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Determining Acceleration Using Kinetic and Static Frictional Force Coefficients

  1. Feb 22, 2012 #1
    1. The problem statement, all variables and given/known data

    There is an initially stationary block of mass m on a floor. A force of magnitude 0.500mg is then applied at upward angle θ = 20°. What is the magnitude of the acceleration of the block across the floor if (a)μs = 0.630 and μk = 0.540 and (b)μs = 0.400 and μk = 0.330?

    2. Relevant equations
    F= ma
    Fk= ukFN
    Fs= usFN


    3. The attempt at a solution
    I know that first I must determine FN, but I don't know how when the mass is m. How do I use that if it is not even a specific value? What do I do when the force is not in newtons?
    I know that to the get mg or gravitational force I would multiply the mass by 9.8, but I am confused about that mass just simply being m.
    Then the Fnet,y = may
    FN- (applied force which is 0.5 mg in this case... 0.5sin20)- Fg=ma
    I don't know where to go from there...
     
  2. jcsd
  3. Feb 22, 2012 #2
    Since there is no way to calculate the mass with the given numbers, the answer would be in terms of m. There is nothing really confusing about it. Some problems just want the answers in terms of a variable or multiple variables. This happens to be one of those problems.
     
  4. Feb 22, 2012 #3
    So, I understand that I will just be using variables for the mass, but I don't understand how I use the fk and fs to find the acceleration. Once I get FN= ((9.8)mg)- (0.5(mgsin20)) and then times it by the coefficient of fs then what am I supposed to do with the value of fs?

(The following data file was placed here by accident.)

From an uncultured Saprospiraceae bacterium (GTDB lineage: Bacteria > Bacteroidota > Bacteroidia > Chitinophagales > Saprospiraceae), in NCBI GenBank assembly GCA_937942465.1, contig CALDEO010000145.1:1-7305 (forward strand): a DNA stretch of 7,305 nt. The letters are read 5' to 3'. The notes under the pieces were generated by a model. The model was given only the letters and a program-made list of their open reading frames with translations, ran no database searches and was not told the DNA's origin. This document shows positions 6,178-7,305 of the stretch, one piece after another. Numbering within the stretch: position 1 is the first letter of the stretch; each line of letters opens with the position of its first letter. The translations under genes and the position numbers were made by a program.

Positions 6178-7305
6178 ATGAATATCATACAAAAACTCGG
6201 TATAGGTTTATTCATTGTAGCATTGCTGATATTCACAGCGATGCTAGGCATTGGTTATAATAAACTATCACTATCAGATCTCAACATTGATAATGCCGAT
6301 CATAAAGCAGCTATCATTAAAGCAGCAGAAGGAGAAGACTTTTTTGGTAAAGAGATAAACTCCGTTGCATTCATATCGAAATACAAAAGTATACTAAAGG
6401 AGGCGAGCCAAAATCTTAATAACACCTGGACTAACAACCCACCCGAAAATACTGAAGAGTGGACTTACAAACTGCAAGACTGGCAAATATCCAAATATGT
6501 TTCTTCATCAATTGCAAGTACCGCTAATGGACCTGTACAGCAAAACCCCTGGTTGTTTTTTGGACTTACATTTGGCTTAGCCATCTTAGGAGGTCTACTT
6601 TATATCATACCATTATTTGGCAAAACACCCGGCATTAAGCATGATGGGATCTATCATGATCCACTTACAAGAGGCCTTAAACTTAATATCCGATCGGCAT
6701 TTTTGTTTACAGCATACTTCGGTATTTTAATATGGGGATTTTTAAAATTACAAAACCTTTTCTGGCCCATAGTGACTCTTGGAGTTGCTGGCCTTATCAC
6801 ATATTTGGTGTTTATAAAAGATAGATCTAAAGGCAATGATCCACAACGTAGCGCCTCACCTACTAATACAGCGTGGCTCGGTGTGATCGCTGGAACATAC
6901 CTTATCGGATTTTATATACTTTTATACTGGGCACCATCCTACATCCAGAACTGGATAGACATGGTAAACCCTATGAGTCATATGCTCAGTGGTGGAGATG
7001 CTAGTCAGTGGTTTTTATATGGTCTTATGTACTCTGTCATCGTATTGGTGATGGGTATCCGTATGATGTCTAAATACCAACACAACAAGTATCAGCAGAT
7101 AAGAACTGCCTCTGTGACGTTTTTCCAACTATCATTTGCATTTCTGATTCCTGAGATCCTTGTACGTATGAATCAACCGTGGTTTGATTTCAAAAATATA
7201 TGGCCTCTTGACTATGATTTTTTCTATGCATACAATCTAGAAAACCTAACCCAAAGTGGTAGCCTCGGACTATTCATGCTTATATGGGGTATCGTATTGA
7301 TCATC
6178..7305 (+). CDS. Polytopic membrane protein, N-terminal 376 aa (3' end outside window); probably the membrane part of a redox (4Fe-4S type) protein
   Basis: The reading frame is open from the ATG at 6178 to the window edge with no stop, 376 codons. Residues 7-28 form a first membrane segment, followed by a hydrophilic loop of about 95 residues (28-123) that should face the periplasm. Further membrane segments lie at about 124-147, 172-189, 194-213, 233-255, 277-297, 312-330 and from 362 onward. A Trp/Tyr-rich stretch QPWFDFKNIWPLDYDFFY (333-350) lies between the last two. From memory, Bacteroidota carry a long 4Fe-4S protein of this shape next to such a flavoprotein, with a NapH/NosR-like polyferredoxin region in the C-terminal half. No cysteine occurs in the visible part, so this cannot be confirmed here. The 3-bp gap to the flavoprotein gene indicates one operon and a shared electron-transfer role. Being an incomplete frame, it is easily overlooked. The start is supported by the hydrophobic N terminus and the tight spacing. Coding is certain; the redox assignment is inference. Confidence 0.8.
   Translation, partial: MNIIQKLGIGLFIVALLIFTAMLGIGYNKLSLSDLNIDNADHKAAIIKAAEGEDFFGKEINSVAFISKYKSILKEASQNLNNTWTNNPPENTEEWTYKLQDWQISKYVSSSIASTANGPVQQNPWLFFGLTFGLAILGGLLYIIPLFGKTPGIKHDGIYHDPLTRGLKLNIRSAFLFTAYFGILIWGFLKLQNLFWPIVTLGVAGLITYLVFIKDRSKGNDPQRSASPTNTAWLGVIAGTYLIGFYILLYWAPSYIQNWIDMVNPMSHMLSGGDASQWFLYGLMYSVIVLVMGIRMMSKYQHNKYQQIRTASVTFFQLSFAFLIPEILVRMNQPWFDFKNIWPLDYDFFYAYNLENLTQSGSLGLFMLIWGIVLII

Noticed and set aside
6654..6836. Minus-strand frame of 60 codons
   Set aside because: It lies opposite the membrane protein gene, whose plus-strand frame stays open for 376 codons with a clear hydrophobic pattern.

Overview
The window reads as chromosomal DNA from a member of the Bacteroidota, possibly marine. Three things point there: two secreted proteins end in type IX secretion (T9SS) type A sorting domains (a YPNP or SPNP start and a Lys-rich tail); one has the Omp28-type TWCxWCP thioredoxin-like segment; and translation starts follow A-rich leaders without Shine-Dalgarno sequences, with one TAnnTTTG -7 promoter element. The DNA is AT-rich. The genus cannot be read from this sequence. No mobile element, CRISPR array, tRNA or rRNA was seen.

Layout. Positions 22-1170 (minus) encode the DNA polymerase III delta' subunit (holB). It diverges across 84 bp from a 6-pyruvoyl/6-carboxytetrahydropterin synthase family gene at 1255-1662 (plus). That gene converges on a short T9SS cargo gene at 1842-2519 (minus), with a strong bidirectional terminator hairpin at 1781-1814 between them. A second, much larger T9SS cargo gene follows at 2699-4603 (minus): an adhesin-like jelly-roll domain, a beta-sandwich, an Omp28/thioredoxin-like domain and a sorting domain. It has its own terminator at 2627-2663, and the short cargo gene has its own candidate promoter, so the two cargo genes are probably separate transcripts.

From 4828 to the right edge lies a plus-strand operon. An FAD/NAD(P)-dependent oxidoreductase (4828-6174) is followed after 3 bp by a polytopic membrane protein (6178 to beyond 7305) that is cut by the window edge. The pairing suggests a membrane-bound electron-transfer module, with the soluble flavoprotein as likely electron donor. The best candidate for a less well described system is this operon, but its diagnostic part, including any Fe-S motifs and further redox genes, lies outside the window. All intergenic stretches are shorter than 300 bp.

5. Feb 23, 2012 #4
    After looking at the problem more, I can see that the masses will cancel, so that is why the mass is given in terms of m.

    I do not know how you got to this. It looks like you multiplied by gravity twice in that one part.

    The first thing you need to do is to see if the force being applied will move the object at all. This is when you use the coefficient of static friction. If the frictional force is greater than the force being applied, then the object does not move.

    If the force being applied is greater, then you will now see how much it accelerates. This is when you use the coefficient of kinetic friction. You now make an equation for Fnet. Remember that the frictional force will be subtracted from the force being applied.

    Fnet also equals ma. This will allow you to cancel out all of the masses, leaving you will with an equation for acceleration.
     
  6. Feb 26, 2012 #5
    Oh. I did multiply by gravity twice. Ok. Thank you!
     
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